When the matter became clear to Ibn Ziyad, who by now knew that Muslim was hiding at the house of Hani Ibn ‘Urwah, he had Asma’ Ibn Kharijah, Muhammad Ibn al-Ash’ath and ‘Amr Ibn al-Hajjaj brought to him. He asked them why Hani had not been coming lately to visit him.
They told him that it was due to his sickness, but he was not convinced especially since his informers had already told him that Hani used to sit at the door of his house every evening.
These same men rode to Hani and asked him to meet the sultan, for “He cannot stand you staying away from him,” they said, pressuring him till he yielded. Hani, therefore, rode his mule and went. As soon as Ibn Ziyad saw him, he said, “His feet, the feet of the treacherous one, have brought him to you.”1
Then he turned to his judge Shurayh and cited this verse of poetry:2
Then Ibn Ziyad turned to Hani and said, “You brought ‘Aqil's son to your house and gathered weapons for him, did you not?” Hani denied, and when their argument became heated, Ibn Ziyad ordered Ma’qil to be brought to him. Hani, hence, understood that that man was actually Ibn Ziyad's spy, so he said to Ibn Ziyad,
“Your father had done me great favours, and I now wish to reward him. Why do you not listen to my good advice and safely depart for Syria with your family and wealth? Someone who is more worthy than you and your friend3 of taking charge has come here.” Ibn Ziyad said, “And under the foam is the pure sour milk.”4
Ibn Ziyad then said to him, “By Allah! You will not stay out of my sight before you bring him to me.” Hani said, “By Allah! Had he been under my foot, I would not have lifted it!” Ibn Ziyad then spoke rudely to him and even threatened to kill him.
Hani, therefore, said, “In that case, there will be plenty of swords around you,” thinking that the tribesmen of Murad would protect him from Ibn Ziyad who then pulled Hani's braids, hitting his face with his sword, breaking his nose and scattering the flesh from his cheeks and forehead on his beard. He then jailed him at his mansion.5
‘Amr Ibn al-Hajjaj heard that Hani had been killed. Hani's wife, Raw’a, who is well known as the mother of Yahya son of Hani, was the sister of ‘Amr Ibn al-Hajjaj. The latter, therefore, rode with a multitude from the tribe of Mathhaj, and they all surrounded the mansion.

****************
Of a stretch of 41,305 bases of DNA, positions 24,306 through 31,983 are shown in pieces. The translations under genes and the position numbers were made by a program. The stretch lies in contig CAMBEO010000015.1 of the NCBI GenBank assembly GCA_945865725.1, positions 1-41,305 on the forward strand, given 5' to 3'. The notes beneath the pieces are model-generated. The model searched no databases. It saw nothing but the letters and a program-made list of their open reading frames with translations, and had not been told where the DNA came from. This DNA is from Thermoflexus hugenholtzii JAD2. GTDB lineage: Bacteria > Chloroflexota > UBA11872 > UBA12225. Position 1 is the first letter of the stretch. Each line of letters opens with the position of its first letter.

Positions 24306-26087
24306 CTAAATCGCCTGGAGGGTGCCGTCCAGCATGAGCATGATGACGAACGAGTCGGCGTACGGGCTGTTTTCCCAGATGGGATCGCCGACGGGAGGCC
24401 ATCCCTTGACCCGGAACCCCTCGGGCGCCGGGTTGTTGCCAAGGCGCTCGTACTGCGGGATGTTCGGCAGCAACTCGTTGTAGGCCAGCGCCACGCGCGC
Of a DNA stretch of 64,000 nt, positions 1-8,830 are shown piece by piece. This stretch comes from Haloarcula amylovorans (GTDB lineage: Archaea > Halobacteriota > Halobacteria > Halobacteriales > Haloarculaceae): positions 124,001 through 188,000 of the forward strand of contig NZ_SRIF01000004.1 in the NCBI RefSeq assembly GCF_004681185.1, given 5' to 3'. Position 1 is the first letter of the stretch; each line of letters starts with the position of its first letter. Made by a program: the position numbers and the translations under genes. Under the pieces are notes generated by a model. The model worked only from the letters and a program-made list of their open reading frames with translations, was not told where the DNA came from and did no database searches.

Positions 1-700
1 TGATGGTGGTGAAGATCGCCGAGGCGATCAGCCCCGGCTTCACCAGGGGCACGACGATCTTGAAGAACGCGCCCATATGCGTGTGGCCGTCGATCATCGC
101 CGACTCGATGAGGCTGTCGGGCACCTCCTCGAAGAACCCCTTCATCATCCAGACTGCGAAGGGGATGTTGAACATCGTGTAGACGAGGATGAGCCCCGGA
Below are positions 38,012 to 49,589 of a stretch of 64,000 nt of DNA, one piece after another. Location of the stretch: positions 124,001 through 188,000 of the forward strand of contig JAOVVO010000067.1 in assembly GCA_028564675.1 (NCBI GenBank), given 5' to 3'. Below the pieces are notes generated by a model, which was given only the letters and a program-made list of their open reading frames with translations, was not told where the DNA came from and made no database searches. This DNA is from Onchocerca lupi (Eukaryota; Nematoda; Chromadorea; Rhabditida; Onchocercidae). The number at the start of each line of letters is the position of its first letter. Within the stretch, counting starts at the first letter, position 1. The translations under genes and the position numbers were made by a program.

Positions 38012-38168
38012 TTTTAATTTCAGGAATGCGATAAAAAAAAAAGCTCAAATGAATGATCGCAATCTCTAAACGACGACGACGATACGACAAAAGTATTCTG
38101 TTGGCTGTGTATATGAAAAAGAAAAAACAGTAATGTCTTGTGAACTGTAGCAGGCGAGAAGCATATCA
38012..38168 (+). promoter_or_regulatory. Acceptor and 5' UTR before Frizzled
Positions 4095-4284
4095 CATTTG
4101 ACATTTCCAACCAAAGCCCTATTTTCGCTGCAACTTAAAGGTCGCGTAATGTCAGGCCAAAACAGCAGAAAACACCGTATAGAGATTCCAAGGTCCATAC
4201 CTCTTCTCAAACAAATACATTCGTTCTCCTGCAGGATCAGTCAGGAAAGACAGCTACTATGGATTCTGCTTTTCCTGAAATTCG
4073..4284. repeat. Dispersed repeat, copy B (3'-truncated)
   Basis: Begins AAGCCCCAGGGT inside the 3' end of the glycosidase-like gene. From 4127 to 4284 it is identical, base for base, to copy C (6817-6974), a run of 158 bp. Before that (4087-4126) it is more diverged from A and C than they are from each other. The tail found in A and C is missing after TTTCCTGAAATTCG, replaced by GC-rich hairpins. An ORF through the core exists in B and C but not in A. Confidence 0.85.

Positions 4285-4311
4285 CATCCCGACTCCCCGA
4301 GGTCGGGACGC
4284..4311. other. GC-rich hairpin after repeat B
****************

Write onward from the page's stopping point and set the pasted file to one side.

When Ibn Ziyad came to know about it, he ordered Shurayh, the judge6, to see Hani and then to tell those horsemen that Hani was still alive. Shurayh narrates saying, “When Hani saw me, he said in a loud voice, ‘O Muslims! Should ten persons enter here, you must come to my rescue!' Had Hamid Ibn Abu Bakr al-Ahmari, the policeman, not been with me, I would have conveyed his message, but I had to simply say instead that Hani was still alive. ‘Amr Ibn al-Hajjaj then praised Allah and went back accompanied by the other men.”7
- 1. On p. 19, Vol. 1, of his book Mujma’ al-Amthal, al-Maydani says that this verse was composed by al-Harith Ibn Jibillah al-Ghassani as he seized al-Harith Ibn ‘Afif al-’Abdi who had composed poetry defaming him.
- 2. According to p. 274, Vol. 2, of Al-Isaba (of Ibn Hajar al-’Asqalani), where Qays Ibn al-Makshuh's biography is detailed, the author says that this verse was composed by ‘Amr Ibn Ma’di-Karib wherein he referred to his sister's son from whom he had distanced himself. On p. 32, Vol. 14, of Al-Aghani, Abul-Faraj al-Isfahani says, “The Commander of the Faithful (‘a) cited this verse when Ibn Muljim al-Muradi came to swear the oath of allegiance to him.” On p. 97, Vol. 3, of his Tarikh, published by the Hayderi Press (Najaf, Iraq), al-Ya’qubi says, “It came to the knowledge of Abu al-’Abbas al-Saffah that Muhammad Ibn ‘Abdullah raised an army in Medina to fight him, so he wrote the latter in this regard and included this verse:
I seek his love while he seeks to murder me,
What your friend seeks is now your own excuse.
‘Abdullah wrote him back saying,
How could he thus seek while you are
Like the arteries of his heart?
How could he thus seek while your forearm
Derives its strength even from his own?
How could he thus seek while you are
To Hashim a head and a guide?”
- 3. al-Mas’udi, Muruj al-Thahab, Vol. 2, p. 88. By “your friend” he meant Yazid.
- 4. al-Zamakhshari, Al-Mustaqsa, Vol. 1, p. 15 (Hayderabad, India, edition).
- 5. Ibn Nama, Muthir al-Ahzan.
- 6. On p. 330, Vol. 1, of his book Al-Tabaqat, Khalifah Ibn ‘Amr says that Shurayh was one of the “sons” who were in Yemen, attributing his lineage to the Kindah tribe, and that he died in 76 A.H./695 A.D. On p. 16, Vol. 1, of his own commentary on Al-Tabaqat, Suhayl Zakar identifies the “sons” as “the descendants of the Persians who had accompanied Sayf Ibn Thu Yazan to help the latter in kicking the Ethiopians out of Yemen.” He adds saying, “These ‘sons' constitute a special class in Yemen: their fathers are Persian while their mothers are Arab.”
- 7. al-Tabari, Tarikh, Vol. 6, p. 206. According to Ibn Nama and Ibn Tawus, the name of Hani's wife was Rowayha daughter of ‘Amr Ibn al-Hajjaj.